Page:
Sell-outs? Get off your high blog, grandad. Dubstep's architects are giving bass music back to the kids
To their champions who saw them perform in a 50,000-volt battle cage at this summer’s festivals they’re a superhuman supergroup who will free dubstep from the basement of Plastic People. To the ketamine-addled future-dub purists, they’re scabs crossing the picket line from anonymity to ubiquity. And to those who couldn’t be doing with this sort of racket in the first place they are, as one member of the NME team put it, “shit ’90s drum’n’bass”.
There’s a noticeable generation gap between these perspectives which is worth bearing in mind when listening to [a]Magnetic Man[/a]’s eponymous debut. Not that this is music for children – far from it – but while most of the acclaimed albums of the past year ([a]Wild Beasts[/a], [a]The xx[/a], [a]LCD Soundsystem[/a]) have been embraced by 30-somethings who enter Radcliffe and Maconie Radio 2 competitions, [a]Magnetic Man[/a] have made a concerted effort to win back Britain’s youth.
So while some of the more accessible instrumentals on here, like the arms-in-the-air ‘[b]Anthemic[/b]’, might not be much more than a techno synth riff with the BPM halved and a squelchy bassline chucked on, that’s no bad thing. For the first time since mascara-caked sixth-formers flocked to [a]Horrors[/a] gigs, hordes of young people are enthralled by a sound they can call their own.
But the promise of this group was more than a few extra tracks to add to the great Ministry Of Sound compilation in the sky. In a story that started with [b]Burial[/b]’s midnight excursions across tribal London, travelled via [b]Benga[/b]’s descent into nightlife, and recently veered in the unlikely direction of [b]James Blake[/b]’s urbane urban, dubstep has proved to be a darkly expressive form. How do [a]Magnetic Man[/a] deliver on taking it somewhere new?
In places they don’t, they send it shooting back to the mildewy stained-sheet bedrooms from whence it came. ‘[b]Ping Pong[/b]’ does little more than that, for six and half minutes that we’ll never get back. ‘[b]Fire[/b]’, on which [b]Ms Dynamite[/b] guests, sounds like an amateur freshers’ week DJ has got their one ‘urban’ friend to MC.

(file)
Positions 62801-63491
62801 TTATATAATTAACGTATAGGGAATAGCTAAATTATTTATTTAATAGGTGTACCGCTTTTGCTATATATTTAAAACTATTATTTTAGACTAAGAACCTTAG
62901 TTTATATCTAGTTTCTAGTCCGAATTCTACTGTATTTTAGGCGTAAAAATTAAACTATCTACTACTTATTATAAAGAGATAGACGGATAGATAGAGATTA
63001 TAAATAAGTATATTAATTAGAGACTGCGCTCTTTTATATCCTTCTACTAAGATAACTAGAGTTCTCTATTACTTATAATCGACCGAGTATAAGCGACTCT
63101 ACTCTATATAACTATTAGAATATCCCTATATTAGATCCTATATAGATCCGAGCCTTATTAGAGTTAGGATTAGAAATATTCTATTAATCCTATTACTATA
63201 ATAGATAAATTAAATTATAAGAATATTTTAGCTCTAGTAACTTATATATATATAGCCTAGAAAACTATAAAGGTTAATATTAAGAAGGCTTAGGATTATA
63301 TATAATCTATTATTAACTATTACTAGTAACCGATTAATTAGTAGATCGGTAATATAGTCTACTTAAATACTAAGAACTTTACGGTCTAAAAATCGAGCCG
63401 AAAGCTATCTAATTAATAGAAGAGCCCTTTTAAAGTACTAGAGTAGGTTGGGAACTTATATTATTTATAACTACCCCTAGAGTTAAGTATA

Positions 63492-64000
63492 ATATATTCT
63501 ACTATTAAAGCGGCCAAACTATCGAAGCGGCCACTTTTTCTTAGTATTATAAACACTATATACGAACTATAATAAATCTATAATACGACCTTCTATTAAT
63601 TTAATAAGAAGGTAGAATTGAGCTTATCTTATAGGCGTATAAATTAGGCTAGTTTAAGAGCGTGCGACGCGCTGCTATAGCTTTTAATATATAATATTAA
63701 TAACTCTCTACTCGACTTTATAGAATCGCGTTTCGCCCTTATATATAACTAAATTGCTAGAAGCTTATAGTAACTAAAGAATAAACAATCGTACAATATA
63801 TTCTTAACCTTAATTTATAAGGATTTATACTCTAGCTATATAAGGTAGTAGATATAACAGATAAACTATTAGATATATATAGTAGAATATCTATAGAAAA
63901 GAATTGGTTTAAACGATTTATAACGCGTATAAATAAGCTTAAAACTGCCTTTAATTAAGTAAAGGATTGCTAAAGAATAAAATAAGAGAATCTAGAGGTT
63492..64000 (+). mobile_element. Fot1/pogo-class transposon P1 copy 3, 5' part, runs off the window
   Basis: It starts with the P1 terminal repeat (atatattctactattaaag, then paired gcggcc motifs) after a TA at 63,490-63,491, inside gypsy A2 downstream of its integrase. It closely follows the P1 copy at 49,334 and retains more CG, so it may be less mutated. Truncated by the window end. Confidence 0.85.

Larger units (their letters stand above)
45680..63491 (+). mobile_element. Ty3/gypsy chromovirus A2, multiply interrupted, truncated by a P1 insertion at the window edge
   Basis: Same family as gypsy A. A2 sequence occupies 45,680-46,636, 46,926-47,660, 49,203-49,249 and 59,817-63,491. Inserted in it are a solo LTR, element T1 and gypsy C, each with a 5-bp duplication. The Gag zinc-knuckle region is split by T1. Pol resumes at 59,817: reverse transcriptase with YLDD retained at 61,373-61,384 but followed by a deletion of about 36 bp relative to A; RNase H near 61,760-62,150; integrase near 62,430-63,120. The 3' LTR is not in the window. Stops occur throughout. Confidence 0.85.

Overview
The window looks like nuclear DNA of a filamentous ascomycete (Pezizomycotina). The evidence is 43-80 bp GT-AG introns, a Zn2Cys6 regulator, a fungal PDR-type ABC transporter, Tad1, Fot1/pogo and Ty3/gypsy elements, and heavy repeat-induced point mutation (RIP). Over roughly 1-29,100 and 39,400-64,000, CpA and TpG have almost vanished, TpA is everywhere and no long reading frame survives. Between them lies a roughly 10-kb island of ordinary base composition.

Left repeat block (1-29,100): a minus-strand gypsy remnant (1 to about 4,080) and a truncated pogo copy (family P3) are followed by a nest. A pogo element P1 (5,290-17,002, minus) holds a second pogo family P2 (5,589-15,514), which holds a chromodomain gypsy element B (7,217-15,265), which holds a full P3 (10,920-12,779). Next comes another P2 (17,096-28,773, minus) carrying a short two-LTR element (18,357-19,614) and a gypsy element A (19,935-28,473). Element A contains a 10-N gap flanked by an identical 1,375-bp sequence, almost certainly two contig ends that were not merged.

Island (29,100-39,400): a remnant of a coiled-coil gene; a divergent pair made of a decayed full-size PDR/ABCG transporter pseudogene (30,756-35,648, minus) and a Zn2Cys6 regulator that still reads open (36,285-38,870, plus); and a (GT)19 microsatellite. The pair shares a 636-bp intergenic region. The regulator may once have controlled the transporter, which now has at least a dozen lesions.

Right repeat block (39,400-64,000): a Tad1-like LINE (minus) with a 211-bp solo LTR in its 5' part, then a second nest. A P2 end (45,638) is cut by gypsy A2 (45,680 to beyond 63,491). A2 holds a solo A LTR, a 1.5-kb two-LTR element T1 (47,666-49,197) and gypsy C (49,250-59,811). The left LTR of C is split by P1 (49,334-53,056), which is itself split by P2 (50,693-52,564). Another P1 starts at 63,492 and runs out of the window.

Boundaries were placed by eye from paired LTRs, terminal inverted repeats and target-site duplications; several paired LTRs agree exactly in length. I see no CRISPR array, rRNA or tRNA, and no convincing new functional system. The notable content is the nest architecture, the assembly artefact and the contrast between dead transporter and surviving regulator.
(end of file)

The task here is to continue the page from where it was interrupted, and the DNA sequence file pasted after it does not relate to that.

More promising are the tracks where they try new things. From the acoustic instrumental opener ‘[b]Flying Into Tokyo[/b]’, which is about as far from dubstep or dance as you could get, to the lushly orchestrated ‘[b]Karma Crazy[/b]’ and jittery blip rythyms of ‘[b]K Dance[/b]’, there’s a surprising level of experimentation. Although it sometimes seems a little unfinished, it proves there’s more to these EQ twiddlers than VURVURVURVURVU-RRRRRR basslines.
Where this album really fulfils its potential though, is when they stop dicking about. [b]John Legend[/b]’s soulful turn ‘[b]Almost There[/b]’ sounds like the follow-up to ‘[b]Crazy[/b]’ that [a]Gnarls Barkley[/a] never managed. ‘[b]Mad[/b]’ is dubstep’s ‘[b]Just[/b]’, a speaker-destroying three and a half minutes which would sound like showing off if it wasn’t so good. But the two tracks featuring funky vocalist [b]Katy B[/b] stand skyscrapers above the rest: ‘[b]Perfect Stranger[/b]’, with its teasing lust-at-first-sight tale of locked eyes, and ‘[b]Crossover[/b]’, a fearlessly modern take on the love song. Both are packed with grinning flutters of romantic realism that manage to avoid the banalities about attraction that fill just about every other dance song.
That’s not enough to make this a record that will change history – but it should reset the clock. The year is 2010, and at its best this album is a glistening encapsulation of what that means. This a forward-thinking, original British album that has captivated a new generation of music fans, not simply by rehashing the old, but by giving the young something that belongs to them and taunting them to do better. That’s not to be sniffed at.
Click here to get your copy of Magnetic Man’s
‘Magnetic Man’ from Rough Trade Shops.
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